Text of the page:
Arlington cracking down on food truck regulations

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Photo - Food carts in Arlington (Taylor Holland/Examiner photo)
Food carts in Arlington (Taylor Holland/Examiner photo)
Local,Virginia,Taylor Holland

Some food truck vendors are moving out of Arlington County after what they say has been a spike in police enforcement of laws that make running their businesses extremely difficult.

In recent weeks, police have issued a number of citations to food truck vendors who are parked on the side of the road and serving food for longer than the county's 60-minute limit.

Though the rule is not new, Leland Atkinson, who operates the Sinplicity Ice Cream food truck, said he's never seen police enforce a time limit on food trucks in the year he's been in business.

Immediately after he received a loitering ticket while serving in Rosslyn, Atkinson said, "It became very obvious that there was no way we could beat this," and he decided to operate in only the District.

Doug Maheu, who operates the Doug the Food Dude food truck, said he thinks the increased enforcement has to do with complaints from restaurants.

"I'm guessing they may be trying to squash their competition," he said.

Lynne Breaux, president of the Restaurant Association Metropolitan Washington, which represents many Arlington County restaurants, said she has heard county restaurant owners complaining about the trucks. But she added that it's the "police's duty to enforce" the rules.

What's most difficult for the food truck vendors is that their one-hour limit is up by the time they're able to successfully park, heat their grills and get the operation in order, Maheu said.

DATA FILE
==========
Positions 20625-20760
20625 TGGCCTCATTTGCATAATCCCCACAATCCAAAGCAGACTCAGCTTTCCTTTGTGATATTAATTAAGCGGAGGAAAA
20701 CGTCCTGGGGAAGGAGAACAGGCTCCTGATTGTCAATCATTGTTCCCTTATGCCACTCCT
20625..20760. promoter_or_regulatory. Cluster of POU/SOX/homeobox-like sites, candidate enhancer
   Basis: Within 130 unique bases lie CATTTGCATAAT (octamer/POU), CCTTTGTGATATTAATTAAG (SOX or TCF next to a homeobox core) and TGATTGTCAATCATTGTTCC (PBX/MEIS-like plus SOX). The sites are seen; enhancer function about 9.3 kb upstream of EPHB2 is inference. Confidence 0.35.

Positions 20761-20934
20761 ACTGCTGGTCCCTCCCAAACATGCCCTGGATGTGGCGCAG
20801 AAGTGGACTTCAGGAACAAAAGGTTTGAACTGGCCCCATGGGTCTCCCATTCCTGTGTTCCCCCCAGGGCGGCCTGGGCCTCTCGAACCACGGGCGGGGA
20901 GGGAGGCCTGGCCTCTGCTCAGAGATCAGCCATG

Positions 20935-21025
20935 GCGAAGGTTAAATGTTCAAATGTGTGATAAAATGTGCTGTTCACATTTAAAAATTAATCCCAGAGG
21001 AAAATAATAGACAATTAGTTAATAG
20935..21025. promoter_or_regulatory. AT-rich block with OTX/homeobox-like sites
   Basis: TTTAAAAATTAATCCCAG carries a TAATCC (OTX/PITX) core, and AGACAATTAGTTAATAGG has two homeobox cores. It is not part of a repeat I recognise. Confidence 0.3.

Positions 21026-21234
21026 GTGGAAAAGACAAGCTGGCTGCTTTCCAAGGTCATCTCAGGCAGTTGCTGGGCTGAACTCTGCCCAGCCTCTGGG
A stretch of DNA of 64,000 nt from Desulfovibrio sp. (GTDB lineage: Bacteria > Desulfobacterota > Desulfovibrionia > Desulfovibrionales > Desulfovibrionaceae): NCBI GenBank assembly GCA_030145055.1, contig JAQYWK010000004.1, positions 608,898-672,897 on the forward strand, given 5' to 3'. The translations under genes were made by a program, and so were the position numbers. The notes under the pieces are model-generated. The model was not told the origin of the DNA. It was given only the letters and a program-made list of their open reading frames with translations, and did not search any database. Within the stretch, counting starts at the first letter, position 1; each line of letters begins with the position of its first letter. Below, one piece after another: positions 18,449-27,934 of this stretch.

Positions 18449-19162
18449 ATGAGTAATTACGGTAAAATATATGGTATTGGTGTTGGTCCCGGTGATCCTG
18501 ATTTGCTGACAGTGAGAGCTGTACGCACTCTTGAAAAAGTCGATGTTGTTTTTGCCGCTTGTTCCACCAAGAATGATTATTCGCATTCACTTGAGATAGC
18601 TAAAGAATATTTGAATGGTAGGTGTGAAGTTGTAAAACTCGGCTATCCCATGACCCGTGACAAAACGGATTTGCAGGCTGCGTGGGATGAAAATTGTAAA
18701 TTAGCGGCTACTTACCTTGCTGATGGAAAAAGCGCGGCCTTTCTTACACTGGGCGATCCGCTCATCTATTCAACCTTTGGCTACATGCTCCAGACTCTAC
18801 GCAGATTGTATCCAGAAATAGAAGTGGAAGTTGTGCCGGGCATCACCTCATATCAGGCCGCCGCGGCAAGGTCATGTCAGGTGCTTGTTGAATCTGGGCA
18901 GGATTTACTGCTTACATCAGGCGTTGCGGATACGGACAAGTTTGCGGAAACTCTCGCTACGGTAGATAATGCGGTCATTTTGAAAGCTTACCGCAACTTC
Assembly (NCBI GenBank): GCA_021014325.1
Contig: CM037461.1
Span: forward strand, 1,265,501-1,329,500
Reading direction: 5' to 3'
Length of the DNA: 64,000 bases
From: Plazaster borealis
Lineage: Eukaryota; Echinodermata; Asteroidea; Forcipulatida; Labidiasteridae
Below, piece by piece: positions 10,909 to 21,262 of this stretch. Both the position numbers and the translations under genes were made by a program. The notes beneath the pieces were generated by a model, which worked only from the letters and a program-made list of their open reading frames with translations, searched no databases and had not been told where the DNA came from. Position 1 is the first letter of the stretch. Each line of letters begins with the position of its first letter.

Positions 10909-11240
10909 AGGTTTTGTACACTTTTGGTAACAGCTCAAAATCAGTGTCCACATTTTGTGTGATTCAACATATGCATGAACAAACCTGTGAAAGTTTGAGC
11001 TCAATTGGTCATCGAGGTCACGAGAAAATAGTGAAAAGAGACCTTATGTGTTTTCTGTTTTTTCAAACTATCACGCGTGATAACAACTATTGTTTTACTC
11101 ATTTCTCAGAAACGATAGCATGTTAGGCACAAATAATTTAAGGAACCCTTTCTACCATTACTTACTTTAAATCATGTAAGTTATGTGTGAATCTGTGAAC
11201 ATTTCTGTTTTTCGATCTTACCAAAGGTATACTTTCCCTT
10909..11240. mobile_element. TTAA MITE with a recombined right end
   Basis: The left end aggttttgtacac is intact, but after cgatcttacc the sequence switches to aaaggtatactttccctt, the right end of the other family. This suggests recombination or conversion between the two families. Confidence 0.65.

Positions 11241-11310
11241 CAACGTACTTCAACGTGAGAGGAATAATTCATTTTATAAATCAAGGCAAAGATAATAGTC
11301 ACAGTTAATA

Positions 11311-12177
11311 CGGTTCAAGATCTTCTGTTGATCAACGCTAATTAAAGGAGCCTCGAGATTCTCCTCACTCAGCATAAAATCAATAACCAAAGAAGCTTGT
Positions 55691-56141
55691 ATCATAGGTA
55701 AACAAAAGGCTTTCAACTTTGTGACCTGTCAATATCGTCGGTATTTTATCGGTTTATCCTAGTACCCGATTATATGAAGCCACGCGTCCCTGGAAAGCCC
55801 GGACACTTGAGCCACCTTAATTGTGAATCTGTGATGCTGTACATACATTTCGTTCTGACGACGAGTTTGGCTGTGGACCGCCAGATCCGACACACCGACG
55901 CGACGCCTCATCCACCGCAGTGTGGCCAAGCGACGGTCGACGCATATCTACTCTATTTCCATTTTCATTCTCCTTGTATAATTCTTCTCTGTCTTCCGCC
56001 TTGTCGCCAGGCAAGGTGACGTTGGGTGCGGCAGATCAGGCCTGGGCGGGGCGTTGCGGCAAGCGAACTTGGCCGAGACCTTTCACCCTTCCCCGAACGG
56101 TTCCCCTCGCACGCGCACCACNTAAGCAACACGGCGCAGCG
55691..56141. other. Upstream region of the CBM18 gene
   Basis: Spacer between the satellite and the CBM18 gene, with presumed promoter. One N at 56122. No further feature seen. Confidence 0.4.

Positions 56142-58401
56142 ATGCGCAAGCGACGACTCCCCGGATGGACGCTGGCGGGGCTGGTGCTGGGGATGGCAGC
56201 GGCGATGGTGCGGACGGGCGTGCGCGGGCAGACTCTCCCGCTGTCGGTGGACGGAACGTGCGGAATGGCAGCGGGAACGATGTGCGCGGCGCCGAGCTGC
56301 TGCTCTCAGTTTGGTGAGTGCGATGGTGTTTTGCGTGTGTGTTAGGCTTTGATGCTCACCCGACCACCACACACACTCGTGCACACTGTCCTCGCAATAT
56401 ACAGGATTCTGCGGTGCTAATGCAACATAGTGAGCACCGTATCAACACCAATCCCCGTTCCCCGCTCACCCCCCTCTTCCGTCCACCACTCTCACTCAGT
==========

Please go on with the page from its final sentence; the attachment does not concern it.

The trucks must then "shut down and move with customers in line," Maheu said, or face action from the Arlington County Police Department.

"We need a minimum of three hours to be able to successfully operate," he said.

Despite the recent uproar from vendors, police spokesman Dustin Sternbeck said the county has been enforcing the code for "quite a bit" of time and says some of the food trucks "just haven't set up shop in Arlington" before.

Police typically issue warnings to vendors in violation of the code initially to make them "well aware" of county regulations, Sternbeck said.

And while some vendors continue to move out of Arlington to avoid county restrictions, others, such as Osiris Hoil, owner of District Taco, said they plan to use food carts because those are not affected by the ordinance.

Hoil's District Taco stand, a trailer that sits on a Rosslyn sidewalk, and other stationary vendors around it are permitted to vend from 7 a.m. to 8 p.m.

"At first, we had a small budget and couldn't afford a food truck," Hoil said. "But now, with this problem, we have no plans to get one. This rule is not fair. ... It doesn't make any sense."

tholland@washingtonexaminer.com

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Taylor Holland

Staff writer
The Washington Examiner